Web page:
“Investors feel like the returns aren’t there for them. But at the higher end, the $3 million-plus mark, they’re owner-occupiers and it’s more of an emotional purchase.”

“It’s becoming the norm – it’s the way our style of living is headed.”

Another apartment with water views making a splash was 6/51-53 The Crescent, Manly, which sold for $2.11 million – $610,000 more than it last sold for, in August 2016, records show.

The cheapest property to sell this weekend was also an apartment – a studio in the popular inner-west suburb of Newtown. It sold prior to auction for $420,000, having last traded for $270,000 in 2011.


NSW prosecutors have dropped the case against a Queanbeyan boy accused of causing the death of his brother during a fight.
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The boy, 16, who legally cannot be named, was supposed to face trial on Monday for assault causing death of the 10-year-old.

But instead prosecutors said they had withdrawn the charge.

Why remains unclear; no reasons were given in court.

The offence the boy was charged with was added to the NSW books three years ago to “make our streets safer by introducing new measures to tackle drug-and alcohol-related violence.”

It attracts a 20 year maximum penalty for those convicted.

In the Queanbeyan boy’s case, the charge stemmed from a fight with his little brother at home, at about 2pm on May 23, 2016.

It was alleged in court documents that the boy, then 15, woke to his siblings fighting and his mother having words with them.

It was said the boy grabbed the 10-year-old and punched him.

In the younger boy’s attempts to get away, he hit his head on the corner of a door frame. Prosecutors alleged he was shoved, while the boy’s defence said their client had effectively let go.

The younger boy’s life support was turned off two days later.

What had happened was a “long way” from a “one-punch” assault in Kings Cross, the boy’s solicitor Michael Bartlett said outside court in an interview with The Canberra Times.

Mr Bartlett, who spoke with permission of the boy’s family, said the arrest and charging of the boy was “over the top” from the start.

He described the way his client was questioned by police after his brother’s death as unfair and said it bordered on improper.

Mr Bartlett said his client had gone of his own accord to police to tell them what had happened. He was given telephone advice not to speak to police until a legal representative had arrived.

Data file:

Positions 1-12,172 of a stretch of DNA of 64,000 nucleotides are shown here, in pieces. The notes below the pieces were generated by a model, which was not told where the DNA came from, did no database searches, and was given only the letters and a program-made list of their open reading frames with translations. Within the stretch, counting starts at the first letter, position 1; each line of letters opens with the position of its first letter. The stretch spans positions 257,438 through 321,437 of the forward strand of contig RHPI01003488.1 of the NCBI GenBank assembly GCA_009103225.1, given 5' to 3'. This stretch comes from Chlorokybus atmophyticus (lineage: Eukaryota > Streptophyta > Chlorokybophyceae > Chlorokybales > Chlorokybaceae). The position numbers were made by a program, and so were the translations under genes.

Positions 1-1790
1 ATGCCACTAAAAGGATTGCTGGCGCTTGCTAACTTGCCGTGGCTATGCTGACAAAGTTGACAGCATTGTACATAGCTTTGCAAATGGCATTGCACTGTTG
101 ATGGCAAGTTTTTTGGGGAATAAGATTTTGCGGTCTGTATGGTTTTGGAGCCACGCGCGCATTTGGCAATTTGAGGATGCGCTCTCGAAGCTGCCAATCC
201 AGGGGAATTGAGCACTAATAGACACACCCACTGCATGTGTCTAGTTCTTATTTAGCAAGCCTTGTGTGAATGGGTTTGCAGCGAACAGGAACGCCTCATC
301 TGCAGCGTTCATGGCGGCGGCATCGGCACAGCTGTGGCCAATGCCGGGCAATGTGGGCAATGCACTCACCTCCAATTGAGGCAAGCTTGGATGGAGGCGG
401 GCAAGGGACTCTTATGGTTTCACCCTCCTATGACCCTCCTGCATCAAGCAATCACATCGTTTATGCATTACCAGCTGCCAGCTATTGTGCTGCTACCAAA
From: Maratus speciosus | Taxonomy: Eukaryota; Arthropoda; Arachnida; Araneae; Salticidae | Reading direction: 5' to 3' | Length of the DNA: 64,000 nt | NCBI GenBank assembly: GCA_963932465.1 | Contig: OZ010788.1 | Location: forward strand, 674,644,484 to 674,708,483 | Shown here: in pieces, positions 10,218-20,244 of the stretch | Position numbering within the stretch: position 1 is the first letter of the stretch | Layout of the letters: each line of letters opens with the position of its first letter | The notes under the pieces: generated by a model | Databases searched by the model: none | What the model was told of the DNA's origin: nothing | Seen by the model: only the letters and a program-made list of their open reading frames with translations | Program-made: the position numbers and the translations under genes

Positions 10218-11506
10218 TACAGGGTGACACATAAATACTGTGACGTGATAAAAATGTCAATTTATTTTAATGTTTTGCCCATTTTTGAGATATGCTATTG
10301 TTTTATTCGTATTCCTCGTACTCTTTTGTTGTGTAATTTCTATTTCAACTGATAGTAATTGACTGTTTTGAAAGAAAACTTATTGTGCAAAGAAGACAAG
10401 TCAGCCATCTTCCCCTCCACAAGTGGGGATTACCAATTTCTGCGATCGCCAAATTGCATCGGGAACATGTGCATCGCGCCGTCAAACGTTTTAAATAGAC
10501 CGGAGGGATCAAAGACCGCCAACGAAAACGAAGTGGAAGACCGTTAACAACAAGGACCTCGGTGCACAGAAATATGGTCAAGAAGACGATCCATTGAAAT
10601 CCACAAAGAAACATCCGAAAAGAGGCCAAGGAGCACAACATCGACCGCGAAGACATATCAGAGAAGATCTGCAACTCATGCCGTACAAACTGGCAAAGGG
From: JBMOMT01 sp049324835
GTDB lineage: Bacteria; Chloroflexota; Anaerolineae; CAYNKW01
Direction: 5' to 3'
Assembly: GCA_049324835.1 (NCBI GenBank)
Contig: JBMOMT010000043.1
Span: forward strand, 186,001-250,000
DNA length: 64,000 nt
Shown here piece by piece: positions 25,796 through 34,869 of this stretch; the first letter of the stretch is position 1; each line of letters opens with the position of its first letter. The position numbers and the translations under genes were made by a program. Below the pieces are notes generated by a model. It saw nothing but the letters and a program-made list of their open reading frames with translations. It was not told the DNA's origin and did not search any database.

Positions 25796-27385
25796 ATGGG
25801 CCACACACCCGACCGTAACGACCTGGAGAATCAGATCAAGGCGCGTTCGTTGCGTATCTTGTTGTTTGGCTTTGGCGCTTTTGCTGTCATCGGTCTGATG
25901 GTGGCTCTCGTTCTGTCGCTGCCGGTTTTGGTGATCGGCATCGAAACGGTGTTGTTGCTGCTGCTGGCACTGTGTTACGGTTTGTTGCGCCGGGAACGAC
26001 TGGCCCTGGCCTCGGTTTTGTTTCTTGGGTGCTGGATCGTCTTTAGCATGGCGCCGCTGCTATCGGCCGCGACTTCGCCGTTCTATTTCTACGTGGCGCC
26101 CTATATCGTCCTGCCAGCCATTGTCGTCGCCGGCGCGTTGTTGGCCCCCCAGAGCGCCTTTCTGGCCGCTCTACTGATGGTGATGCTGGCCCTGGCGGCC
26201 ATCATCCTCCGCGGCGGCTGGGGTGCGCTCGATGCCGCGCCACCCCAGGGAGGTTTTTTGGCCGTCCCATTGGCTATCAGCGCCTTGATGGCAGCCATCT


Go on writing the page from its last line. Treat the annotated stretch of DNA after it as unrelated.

But, he said, the boy was interviewed shortly after.

Mr Bartlett said the boy was questioned, in the presence of an independent person, for more than four hours, in which he was asked multiple times for his version of events.

There were also questions over whether the fight in fact caused the death, when an autopsy found the younger boy may have had a medical condition relevant to his death, he said.

Mr Bartlett said a public defender had been appointed to the case, and had written submissions to the NSW Director of Public Prosecutions asking the charge be withdrawn.

He had, Mr Bartlett said, detailed concerns about the police interview with the boy and concerns about the cause of death.

It was also the defence view that in this case there was no strike causing the death that the law required, he said.

“He was innocent of this charge,” Mr Bartlett said.

“This is an incident between two brothers, a bit of boyish push and shove.

“That’s what happened and that’s what it led to, tragically.”

Mr Bartlett said the charge had caused the boy and his family a “great deal” of emotional distress, pain and worry.

“He’s got to live with what happened to his brother,” he said.

Mr Bartlett said his client had no criminal record.

The 16-year-old had pleaded not guilty, and was due to face trial on Monday in the NSW District Court in Queanbeyan. But the Crown prosecutor told the court the charge had been withdrawn.

The court heard the boy, who was not present but was legally represented, had been on bail with a curfew since last year.

Judge Chris Hoy confirmed the boy was no longer subject to bail.


A coalition of refugee advocates, unions and charities have joined forces to resist the Turnbull government’s dramatic crackdown on asylum seekers, vowing they won’t be coerced back to Manus Island and Nauru.
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National refugee services, St Vincent de Paul and the Salvation Army were among those in an emergency telephone conference on Monday to plan a response, including aid, accommodation and a public campaign.

The sector was left stunned on Sunday after Fairfax Media revealed plans to strip up to 400 asylum seekers in of welfare payments and accommodation, in a bid to force them back to offshore detention.

The government began shifting the asylum seekers on to six-month “final departure bridging E visas” on Monday, cutting income support of about $200 a fortnight and giving people three weeks to find new homes.

In response, the Asylum Seeker Resource Centre launched a donation drive, pledging to house and look after an estimated 200 people living in Melbourne, which it expects to cost up to $1 million over six months.

“We’re drawing on what little savings we have, and we’re going to rely on the public to rally. We’ll just have to find a way to find the money,” chief executive Kon Karapanagiotidis?????? told Fairfax Media.